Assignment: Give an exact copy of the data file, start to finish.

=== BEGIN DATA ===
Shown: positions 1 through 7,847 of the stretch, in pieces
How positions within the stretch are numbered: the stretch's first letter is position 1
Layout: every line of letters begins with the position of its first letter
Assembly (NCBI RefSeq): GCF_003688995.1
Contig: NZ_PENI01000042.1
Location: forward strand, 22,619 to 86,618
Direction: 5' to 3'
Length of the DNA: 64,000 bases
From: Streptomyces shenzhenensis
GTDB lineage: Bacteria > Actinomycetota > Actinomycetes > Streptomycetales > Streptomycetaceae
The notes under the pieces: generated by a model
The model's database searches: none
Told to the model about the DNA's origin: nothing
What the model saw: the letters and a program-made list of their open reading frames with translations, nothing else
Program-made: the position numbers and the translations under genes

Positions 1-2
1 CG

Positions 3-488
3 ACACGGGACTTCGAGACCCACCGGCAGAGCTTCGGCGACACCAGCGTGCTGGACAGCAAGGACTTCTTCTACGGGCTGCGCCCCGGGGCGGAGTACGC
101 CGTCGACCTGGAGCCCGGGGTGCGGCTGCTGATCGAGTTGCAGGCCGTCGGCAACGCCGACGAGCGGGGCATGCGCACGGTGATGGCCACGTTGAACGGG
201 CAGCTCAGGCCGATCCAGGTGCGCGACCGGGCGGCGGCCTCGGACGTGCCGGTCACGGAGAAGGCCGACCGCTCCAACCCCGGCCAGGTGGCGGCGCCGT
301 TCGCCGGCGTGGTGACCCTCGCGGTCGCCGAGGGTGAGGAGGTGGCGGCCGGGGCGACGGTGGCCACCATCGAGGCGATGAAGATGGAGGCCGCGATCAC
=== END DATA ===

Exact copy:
Shown: positions 1 through 7,847 of the stretch, in pieces
How positions within the stretch are numbered: the stretch's first letter is position 1
Layout: every line of letters begins with the position of its first letter
Assembly (NCBI RefSeq): GCF_003688995.1
Contig: NZ_PENI01000042.1
Location: forward strand, 22,619 to 86,618
Direction: 5' to 3'
Length of the DNA: 64,000 bases
From: Streptomyces shenzhenensis
GTDB lineage: Bacteria > Actinomycetota > Actinomycetes > Streptomycetales > Streptomycetaceae
The notes under the pieces: generated by a model
The model's database searches: none
Told to the model about the DNA's origin: nothing
What the model saw: the letters and a program-made list of their open reading frames with translations, nothing else
Program-made: the position numbers and the translations under genes

Positions 1-2
1 CG

Positions 3-488
3 ACACGGGACTTCGAGACCCACCGGCAGAGCTTCGGCGACACCAGCGTGCTGGACAGCAAGGACTTCTTCTACGGGCTGCGCCCCGGGGCGGAGTACGC
101 CGTCGACCTGGAGCCCGGGGTGCGGCTGCTGATCGAGTTGCAGGCCGTCGGCAACGCCGACGAGCGGGGCATGCGCACGGTGATGGCCACGTTGAACGGG
201 CAGCTCAGGCCGATCCAGGTGCGCGACCGGGCGGCGGCCTCGGACGTGCCGGTCACGGAGAAGGCCGACCGCTCCAACCCCGGCCAGGTGGCGGCGCCGT
301 TCGCCGGCGTGGTGACCCTCGCGGTCGCCGAGGGTGAGGAGGTGGCGGCCGGGGCGACGGTGGCCACCATCGAGGCGATGAAGATGGAGGCCGCGATCAC